T HESE COMMENTS AND MANY MORE are just a sampling of real life conversations I have been a part of the past several months.
“The phone is just not ringing like it has this time of year in the past. I don’t see the weekenders like we normally do.”
“The place looks empty without our bait stands operating. Is the economy bad all over America or just here on the middle Texas coast?”
“There’s just nowhere for folks to stay if you visit Rockport now.”
“The bays are not the same as in the past, things have moved, the fish have moved, and it’s harder to find the bite (feeding fish). The help is mostly gone, FEMA did not deliver and there is still so much to do.”
“Will Rockport ever be the same?”
“When I looked at the bay growing up, I saw it as a friend, but now, like an unpredictable companion, I know it can be a soul mate one day and my worst enemy the next. I don’t feel at peace here anymore.”
“Will our area ever be the same?”
If you study hard-hit disaster areas all over our country, these feelings and views are quite normal. For certain, any place that has been devastated needs a shot in the arm, a boost, a leg up if you will.
It seems these days everyone has a suggestion that will help Rockport turn the corner. Just recently at a local guide meeting I attended, it was stated that if we raise the fish limits (an angler’s legal number of keeper fish) it will bring more anglers back to our coastlines.
“Let’s raise trout limits from five back to 10 or 15.” was one suggestion.
“Lower the slot length on reds and up the limit from three to five.” was another suggestion.
“Louisiana has a lot fewer restrictions, and their fish stock hasn’t suffered,” said one in defense of the above recommendations.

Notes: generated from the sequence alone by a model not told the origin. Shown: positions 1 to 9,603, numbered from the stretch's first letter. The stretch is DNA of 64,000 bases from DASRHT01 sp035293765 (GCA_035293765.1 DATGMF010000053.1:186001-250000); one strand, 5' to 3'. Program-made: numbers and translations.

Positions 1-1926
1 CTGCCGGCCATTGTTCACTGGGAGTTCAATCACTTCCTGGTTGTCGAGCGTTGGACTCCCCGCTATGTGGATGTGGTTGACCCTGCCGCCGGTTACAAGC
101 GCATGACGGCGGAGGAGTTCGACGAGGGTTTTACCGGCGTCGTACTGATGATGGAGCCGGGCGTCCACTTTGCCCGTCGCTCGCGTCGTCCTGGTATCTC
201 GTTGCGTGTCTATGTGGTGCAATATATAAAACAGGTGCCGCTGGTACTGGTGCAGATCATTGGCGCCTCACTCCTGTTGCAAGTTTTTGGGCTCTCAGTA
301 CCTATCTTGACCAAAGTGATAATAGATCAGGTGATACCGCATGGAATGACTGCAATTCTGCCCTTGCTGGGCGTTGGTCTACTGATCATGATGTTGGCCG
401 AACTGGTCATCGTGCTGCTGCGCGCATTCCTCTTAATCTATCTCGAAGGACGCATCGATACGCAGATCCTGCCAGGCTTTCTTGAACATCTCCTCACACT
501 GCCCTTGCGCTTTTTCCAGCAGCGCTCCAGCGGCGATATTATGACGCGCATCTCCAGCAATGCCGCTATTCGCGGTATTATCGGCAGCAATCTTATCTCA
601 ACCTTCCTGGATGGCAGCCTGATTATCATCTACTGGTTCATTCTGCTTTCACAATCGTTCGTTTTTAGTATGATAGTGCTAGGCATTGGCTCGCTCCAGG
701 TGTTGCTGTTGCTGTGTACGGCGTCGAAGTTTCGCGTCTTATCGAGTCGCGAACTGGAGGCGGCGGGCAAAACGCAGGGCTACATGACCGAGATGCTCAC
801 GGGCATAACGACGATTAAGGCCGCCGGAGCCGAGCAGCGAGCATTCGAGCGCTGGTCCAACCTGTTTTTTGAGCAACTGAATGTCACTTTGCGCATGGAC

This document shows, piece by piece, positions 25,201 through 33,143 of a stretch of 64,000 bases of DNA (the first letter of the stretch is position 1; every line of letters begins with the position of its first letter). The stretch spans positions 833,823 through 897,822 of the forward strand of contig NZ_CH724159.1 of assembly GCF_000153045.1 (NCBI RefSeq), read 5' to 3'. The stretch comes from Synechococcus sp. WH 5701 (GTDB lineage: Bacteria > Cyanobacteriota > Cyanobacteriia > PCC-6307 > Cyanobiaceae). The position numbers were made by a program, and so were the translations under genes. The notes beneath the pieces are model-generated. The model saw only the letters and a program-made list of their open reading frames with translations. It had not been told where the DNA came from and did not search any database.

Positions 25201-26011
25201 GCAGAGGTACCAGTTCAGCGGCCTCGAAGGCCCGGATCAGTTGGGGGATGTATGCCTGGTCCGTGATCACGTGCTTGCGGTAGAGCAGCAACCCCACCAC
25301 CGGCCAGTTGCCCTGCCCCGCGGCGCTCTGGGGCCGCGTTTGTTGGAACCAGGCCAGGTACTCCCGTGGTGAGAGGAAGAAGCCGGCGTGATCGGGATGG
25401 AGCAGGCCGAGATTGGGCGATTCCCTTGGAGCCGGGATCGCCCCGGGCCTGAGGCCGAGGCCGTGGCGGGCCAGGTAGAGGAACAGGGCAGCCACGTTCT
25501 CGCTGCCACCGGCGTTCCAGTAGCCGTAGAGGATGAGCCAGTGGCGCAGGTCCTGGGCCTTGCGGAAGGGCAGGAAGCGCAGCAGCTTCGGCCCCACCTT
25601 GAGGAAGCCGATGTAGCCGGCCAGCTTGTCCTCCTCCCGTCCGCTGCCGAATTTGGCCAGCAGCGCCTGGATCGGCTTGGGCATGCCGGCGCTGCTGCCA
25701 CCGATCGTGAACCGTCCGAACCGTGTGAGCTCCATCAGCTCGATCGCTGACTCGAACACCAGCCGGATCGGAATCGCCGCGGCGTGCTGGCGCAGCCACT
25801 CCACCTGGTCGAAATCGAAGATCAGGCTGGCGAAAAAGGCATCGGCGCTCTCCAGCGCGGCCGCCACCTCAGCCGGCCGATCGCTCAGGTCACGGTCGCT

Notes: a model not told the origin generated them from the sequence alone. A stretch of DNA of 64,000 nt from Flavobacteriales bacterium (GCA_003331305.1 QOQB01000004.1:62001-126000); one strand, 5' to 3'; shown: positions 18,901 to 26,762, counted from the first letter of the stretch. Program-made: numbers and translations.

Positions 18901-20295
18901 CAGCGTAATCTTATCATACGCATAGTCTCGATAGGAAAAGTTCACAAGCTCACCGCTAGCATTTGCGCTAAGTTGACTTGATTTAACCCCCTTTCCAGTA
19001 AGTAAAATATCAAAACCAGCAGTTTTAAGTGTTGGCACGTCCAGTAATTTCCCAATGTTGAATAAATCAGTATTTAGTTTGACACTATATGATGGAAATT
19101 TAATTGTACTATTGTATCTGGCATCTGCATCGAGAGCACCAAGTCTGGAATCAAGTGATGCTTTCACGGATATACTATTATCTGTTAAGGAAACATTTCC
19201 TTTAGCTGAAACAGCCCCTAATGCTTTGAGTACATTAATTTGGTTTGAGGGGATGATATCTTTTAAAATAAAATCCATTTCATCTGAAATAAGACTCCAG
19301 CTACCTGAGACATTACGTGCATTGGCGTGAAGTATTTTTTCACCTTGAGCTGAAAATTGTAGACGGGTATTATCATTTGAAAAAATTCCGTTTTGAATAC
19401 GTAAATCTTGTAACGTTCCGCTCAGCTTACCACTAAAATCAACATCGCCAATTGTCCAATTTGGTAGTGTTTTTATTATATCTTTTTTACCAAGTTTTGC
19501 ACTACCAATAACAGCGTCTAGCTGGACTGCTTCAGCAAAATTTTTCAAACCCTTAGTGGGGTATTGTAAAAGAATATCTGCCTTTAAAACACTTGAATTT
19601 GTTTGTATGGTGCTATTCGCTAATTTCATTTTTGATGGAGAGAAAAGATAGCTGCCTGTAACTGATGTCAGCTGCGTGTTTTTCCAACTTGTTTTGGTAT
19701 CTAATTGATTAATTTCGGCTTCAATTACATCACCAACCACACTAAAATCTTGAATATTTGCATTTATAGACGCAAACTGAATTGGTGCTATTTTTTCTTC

These comments are not just wishful thinking, the Texas Parks and Wildlife is holding open meetings on these and other resource-related topics as I write this article. It has been suggested to raise limits in just those areas, which are at present economically challenged, such as Rockport.
The thought is that it will bring more business or bring back business to our struggling area. Other thoughts include allowing angling clients to keep the guide’s limit in addition to her/his own (the client’s) limit.
This of course doesn’t help the recreational angler (non-guide) one bit. Rather it would help local fishing guides stay afloat. The scary part about these recovery strategies is they lack real science. Instead, they are a quick fix to a very complicated issue.
If you are drowning, it is natural to latch onto anything to save your life, be it a life ring, a 200-pound bull shark, a 300-pound alligator or a chunk of concrete. The life ring is the answer, but it may be the hardest to get to.
The point being that problems here are multifaceted and require diverse and open-minded solutions. For us to once again lean on our natural resources, as a cure-all to our problems is to commit the same mistakes that has 30 percent of the world’s fisheries on the edge of unrecoverable collapse.
Take the Atlantic cod for example. For years, it was believed this fish was immune to over fishing, then man became more and more efficient and more aggressive with his long nets and fishing apparatus.
The wakeup call came in the early ’90s, which saw what was once as an unlimited supply of cod, now at less than one percent of its early years’ biomass. This crash saw the collapse of many northern communities, especially along Canada’s eastern coast.
The tragedy here was the marine biologists and even seasoned fishermen warned that the data supported a collapse of the fishing industry at its current pace. These and other warnings were ignored in favor of unqualified opinions and less than scientific reasoning that focused on short-term fixes and goals.
The result was the end of a 500-year-old industry and means of making a living for families on the eastern seaboard. The blue fin tuna, as well the yellow fin tuna, is on the brink today.
Looking to our natural fisheries resource to bail us out is not the answer, especially long term. The answer lies in creating an economy that is not just dependent on fishing. Our area has more to offer than that.
Prior to the Harvey, if a person was truly looking they could see it. Birding, for example, was rivaling recreational fishing. It was and still can be one of Rockport’s top visitor draws. It is also year-round.